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Visiting Washington, D.C.
In Event: Immigrant Families and Literacies: Collaborative Research and Advocacy in a Diverse Faith Community
Objectives: In increasingly diverse contexts, shared neighborhood spaces provide opportunities for individuals from a range of backgrounds and immigration histories to congregate. What would motivate people to work across boundaries of language, culture, experience, and institution and learn from one another, especially in the context of power asymmetries? One explanation put forth by critical race theory is interest convergence (Bell, 1980), or “the place where the interests of Whites and people of color intersect” (Ladson-Billings, 1998, p. 12). While the realpolitik considerations of interest convergence can never be disregarded, we believe it may be insufficient in accounting for the interactions we have documented at St. Frances Cabrini, where immigrant families and youth seem to act not merely on their interests, but on their ideals and desires as well. In this poster presentation, we provide a conceptual model, derived empirically from the five-year research partnership, of how participants draw on multiple literate resources to navigate the social world as well as make collective claims about how it might be better.
Theoretical framework: This poster presentation pairs sociocultural literacy frameworks (Street, 1995) with realist theories of identity that underscore the knowledge of historically minoritized communities (Mohanty, 1997; Moya, 2002).
Methods/Data sources: We report on findings from the overall research partnership with St. Frances Cabrini parish, which utilized practitioner research (Cochran-Smith & Lytle, 2009) and ethnographic (Heath & Street, 2008) methods. We look across the various nested inquiries that are part of the poster session to examine how participants use language and literacy to negotiate cross-cultural collaboration around educational access and immigrant rights. Data sources consisted of: fieldnotes of participant observation across the various dimensions of the partnership, transcripts of recorded meetings and class sessions, artifacts (e.g. planning documents, student work from inquiry communities, written communications), and researcher reflective memos. Data was analyzed thematically in a recursive and iterative process (Strauss & Corbin, 1998) to develop codes about participants’ literacy practices (Street, 1995).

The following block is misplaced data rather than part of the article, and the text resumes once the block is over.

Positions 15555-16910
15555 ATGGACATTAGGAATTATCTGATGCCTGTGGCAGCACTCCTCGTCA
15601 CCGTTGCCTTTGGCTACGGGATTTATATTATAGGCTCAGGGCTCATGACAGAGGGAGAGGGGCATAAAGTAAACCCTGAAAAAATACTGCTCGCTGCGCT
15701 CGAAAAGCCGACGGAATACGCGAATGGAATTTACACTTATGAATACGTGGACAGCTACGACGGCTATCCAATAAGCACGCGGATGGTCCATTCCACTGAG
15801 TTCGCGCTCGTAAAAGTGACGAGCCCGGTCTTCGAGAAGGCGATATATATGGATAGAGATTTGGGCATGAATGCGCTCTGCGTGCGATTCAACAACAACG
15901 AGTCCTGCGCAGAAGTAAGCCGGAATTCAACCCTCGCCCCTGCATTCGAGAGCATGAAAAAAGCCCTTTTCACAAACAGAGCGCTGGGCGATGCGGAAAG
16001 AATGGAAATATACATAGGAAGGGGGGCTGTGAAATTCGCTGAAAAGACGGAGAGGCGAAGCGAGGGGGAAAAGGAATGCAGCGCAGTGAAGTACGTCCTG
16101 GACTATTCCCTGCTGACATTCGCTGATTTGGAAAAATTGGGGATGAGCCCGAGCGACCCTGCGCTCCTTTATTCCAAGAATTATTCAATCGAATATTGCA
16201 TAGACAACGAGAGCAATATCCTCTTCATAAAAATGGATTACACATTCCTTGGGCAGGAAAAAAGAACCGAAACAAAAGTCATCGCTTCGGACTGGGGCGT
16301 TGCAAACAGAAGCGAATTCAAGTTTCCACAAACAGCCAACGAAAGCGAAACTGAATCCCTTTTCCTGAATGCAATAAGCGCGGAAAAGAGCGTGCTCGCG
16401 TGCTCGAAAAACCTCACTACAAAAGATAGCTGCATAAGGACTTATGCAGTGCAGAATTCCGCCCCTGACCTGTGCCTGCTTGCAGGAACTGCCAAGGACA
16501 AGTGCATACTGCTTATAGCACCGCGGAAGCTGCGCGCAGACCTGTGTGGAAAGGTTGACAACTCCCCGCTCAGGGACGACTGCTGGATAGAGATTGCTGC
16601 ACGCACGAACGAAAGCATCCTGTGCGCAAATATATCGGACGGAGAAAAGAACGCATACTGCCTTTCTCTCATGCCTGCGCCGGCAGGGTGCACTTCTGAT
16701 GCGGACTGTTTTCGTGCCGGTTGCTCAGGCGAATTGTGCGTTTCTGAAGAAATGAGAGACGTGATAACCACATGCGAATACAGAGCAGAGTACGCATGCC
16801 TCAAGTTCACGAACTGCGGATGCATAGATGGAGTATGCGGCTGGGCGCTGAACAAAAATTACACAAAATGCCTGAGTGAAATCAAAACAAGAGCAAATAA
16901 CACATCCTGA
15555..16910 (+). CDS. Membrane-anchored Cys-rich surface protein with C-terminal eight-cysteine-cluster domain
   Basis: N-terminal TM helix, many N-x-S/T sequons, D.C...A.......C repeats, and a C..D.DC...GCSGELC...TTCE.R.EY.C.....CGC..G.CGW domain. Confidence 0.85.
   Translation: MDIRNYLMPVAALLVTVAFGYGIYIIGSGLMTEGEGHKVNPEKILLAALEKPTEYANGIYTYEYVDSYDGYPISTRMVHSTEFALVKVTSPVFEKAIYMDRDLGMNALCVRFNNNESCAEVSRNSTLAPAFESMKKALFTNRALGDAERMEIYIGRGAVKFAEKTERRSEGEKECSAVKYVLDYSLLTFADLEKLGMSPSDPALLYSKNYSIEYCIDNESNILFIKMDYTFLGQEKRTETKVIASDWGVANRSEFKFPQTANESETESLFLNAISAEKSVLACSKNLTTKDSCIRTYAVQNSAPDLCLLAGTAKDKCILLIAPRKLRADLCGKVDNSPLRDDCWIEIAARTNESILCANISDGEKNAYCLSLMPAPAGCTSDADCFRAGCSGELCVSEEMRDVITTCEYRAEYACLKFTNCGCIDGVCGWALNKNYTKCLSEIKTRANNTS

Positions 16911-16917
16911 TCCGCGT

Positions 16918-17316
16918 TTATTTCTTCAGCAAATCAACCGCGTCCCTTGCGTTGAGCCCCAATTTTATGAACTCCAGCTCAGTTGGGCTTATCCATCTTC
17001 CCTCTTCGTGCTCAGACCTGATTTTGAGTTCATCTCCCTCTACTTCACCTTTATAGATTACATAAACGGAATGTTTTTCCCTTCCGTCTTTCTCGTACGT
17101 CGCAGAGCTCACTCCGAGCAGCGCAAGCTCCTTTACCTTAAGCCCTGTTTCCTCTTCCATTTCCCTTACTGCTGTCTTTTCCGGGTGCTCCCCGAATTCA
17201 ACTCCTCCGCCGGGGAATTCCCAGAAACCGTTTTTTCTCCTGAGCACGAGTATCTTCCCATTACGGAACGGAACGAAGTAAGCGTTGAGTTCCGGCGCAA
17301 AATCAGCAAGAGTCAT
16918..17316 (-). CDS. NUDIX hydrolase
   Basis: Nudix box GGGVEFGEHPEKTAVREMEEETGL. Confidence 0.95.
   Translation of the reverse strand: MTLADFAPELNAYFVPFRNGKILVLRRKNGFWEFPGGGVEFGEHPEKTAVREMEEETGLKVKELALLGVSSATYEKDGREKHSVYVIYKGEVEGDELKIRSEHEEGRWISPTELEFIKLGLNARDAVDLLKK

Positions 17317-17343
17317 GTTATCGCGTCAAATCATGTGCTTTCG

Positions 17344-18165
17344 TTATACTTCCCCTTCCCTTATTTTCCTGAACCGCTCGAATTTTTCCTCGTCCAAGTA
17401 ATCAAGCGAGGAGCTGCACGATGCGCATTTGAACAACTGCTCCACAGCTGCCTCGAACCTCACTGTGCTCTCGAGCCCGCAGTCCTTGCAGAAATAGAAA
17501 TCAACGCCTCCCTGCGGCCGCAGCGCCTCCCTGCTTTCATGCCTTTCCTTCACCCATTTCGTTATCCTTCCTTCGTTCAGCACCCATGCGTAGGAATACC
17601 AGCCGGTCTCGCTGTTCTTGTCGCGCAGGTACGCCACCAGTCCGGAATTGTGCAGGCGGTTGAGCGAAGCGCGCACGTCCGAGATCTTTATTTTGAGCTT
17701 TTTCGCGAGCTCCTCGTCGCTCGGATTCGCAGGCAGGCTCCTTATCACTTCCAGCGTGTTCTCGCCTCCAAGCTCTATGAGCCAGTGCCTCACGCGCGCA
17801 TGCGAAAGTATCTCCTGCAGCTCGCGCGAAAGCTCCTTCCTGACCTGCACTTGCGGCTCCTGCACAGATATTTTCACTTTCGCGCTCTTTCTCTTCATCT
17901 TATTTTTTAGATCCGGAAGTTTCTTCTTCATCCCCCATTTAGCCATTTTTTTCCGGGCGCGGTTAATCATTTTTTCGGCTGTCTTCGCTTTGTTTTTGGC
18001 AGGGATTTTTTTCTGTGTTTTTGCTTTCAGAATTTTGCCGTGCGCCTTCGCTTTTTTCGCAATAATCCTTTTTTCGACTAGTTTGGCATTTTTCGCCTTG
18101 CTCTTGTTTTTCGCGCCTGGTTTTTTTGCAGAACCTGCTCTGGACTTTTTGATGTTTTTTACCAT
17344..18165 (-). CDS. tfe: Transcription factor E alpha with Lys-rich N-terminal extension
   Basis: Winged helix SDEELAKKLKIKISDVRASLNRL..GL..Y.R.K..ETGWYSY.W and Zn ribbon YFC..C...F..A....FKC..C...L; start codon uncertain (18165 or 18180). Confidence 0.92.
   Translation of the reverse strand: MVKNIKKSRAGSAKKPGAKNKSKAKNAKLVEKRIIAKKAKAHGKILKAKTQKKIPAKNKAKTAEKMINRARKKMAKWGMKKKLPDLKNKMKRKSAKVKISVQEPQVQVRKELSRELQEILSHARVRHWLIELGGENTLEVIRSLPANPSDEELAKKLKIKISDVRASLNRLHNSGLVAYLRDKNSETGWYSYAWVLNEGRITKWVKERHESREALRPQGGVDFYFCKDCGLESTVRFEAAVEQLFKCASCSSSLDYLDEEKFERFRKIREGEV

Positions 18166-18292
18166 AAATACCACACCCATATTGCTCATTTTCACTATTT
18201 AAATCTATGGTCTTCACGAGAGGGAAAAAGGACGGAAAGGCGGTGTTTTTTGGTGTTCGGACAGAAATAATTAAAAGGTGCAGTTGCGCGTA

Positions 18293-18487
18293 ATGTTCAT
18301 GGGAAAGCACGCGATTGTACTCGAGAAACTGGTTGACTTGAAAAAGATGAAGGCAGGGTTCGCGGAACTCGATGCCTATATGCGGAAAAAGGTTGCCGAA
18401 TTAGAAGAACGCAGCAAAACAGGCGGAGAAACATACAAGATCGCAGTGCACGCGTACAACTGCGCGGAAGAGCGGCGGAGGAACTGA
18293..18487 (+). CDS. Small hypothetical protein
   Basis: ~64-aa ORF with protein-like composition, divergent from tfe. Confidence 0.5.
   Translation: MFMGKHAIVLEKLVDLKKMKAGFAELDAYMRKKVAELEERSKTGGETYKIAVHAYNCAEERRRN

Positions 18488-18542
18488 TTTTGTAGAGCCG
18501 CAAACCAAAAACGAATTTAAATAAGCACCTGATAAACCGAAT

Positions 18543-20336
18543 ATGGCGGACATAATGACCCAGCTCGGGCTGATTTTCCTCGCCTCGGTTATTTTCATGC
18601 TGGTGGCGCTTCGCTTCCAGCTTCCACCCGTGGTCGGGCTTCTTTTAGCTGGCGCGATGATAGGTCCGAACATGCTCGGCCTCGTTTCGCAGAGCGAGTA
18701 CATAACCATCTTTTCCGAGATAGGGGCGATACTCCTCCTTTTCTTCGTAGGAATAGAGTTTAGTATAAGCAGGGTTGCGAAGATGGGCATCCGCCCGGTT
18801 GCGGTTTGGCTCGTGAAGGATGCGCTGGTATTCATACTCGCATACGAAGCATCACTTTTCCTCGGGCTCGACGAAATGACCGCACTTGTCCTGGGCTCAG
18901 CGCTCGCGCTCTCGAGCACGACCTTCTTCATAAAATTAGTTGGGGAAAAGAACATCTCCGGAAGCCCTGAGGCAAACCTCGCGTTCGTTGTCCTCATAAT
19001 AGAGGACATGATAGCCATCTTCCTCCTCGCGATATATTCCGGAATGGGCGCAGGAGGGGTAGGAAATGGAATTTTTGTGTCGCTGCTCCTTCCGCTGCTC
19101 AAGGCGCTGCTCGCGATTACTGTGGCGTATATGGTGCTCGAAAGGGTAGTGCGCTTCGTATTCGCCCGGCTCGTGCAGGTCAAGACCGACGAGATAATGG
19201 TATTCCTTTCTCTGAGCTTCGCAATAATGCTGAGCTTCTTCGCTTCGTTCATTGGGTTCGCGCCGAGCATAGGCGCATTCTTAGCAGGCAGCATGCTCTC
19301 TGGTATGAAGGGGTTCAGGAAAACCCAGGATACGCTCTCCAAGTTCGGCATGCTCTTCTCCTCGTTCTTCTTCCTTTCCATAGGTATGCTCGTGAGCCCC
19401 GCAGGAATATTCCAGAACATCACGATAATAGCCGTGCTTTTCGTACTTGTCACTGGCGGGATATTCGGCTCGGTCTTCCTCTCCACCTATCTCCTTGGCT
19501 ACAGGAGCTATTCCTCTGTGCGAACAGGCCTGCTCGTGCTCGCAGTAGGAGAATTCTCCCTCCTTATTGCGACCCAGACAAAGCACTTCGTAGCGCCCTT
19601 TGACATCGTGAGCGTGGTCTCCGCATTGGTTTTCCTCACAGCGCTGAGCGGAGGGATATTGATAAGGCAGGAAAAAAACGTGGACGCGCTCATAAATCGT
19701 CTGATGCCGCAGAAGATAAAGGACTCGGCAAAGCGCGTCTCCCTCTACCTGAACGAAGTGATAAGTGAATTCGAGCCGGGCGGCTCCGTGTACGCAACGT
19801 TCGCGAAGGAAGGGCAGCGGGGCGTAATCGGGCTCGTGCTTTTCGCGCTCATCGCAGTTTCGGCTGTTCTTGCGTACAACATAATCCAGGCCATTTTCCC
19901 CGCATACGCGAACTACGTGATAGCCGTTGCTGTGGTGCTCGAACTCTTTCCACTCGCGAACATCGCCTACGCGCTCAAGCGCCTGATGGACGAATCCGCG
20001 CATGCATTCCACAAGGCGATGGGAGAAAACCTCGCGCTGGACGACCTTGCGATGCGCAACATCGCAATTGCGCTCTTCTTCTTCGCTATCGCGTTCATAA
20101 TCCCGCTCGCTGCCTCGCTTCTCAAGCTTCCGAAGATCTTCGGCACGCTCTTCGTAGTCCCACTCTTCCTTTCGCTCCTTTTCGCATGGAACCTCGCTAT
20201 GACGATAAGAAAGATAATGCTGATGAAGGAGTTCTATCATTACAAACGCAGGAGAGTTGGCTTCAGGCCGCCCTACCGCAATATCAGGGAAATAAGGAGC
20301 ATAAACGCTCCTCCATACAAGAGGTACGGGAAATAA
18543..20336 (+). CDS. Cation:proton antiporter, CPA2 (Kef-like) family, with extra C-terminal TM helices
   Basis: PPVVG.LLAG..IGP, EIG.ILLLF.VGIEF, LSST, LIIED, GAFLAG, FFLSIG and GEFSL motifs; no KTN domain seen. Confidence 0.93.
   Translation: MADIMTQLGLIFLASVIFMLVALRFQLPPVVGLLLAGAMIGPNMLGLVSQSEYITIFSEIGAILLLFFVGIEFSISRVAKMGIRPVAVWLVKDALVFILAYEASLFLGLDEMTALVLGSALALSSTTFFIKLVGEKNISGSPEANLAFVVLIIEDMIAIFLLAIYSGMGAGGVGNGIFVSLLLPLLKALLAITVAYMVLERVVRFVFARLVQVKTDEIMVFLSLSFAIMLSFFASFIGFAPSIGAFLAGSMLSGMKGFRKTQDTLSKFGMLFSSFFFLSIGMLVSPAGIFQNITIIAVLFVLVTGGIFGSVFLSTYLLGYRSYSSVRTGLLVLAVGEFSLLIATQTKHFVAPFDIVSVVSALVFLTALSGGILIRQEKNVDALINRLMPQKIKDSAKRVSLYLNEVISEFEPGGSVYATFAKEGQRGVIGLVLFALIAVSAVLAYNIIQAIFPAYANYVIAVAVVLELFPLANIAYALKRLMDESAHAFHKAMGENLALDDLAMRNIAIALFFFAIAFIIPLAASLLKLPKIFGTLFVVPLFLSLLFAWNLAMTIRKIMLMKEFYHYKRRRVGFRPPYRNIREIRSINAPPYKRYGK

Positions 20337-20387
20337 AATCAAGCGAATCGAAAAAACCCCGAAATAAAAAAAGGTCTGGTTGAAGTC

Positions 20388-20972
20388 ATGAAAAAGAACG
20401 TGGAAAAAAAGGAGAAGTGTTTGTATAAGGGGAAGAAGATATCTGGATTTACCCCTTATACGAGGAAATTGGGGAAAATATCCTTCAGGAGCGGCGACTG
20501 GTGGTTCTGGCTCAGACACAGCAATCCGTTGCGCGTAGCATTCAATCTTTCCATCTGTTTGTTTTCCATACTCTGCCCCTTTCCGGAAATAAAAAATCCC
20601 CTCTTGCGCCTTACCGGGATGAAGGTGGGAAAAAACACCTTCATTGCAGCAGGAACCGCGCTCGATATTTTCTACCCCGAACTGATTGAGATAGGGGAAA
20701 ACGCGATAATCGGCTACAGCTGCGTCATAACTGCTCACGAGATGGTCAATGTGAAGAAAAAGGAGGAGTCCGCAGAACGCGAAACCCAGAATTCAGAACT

Findings: Through our analysis we have identified the following advocacy discourse communities (DCs) at St. Frances Cabrini, which sustain themselves through their own respective language, literacy, and social practices (Barton & Hamilton, 1998)
(1) Religious DCs (2) Educational Research DCs (3) Activist DCs (4) Legal DCs (5) Cultural DCs, and (6) Service DCs. Each discourse community has its own strengths and limitations with respect to knowledge production and advocacy. Through illustrative examples from the data, we showcase specific features of these discourse communities as well as how they are linked together by recurring tropes of a Human Rights Metanarrative. The core of the model is congregation, as there can only be genuine exchange of ideas when individuals come together to learn from one another’s experiences, expertise, and epistemic privilege.
Significance: Our research contributes to understanding the role that language and literacy play in how people work together across insular social spaces to advocate for change. We offer guidelines for cultivating university partnerships and conducting community-based research in ways that seek to recognize all participants as knowledge generators (Authors, 2015).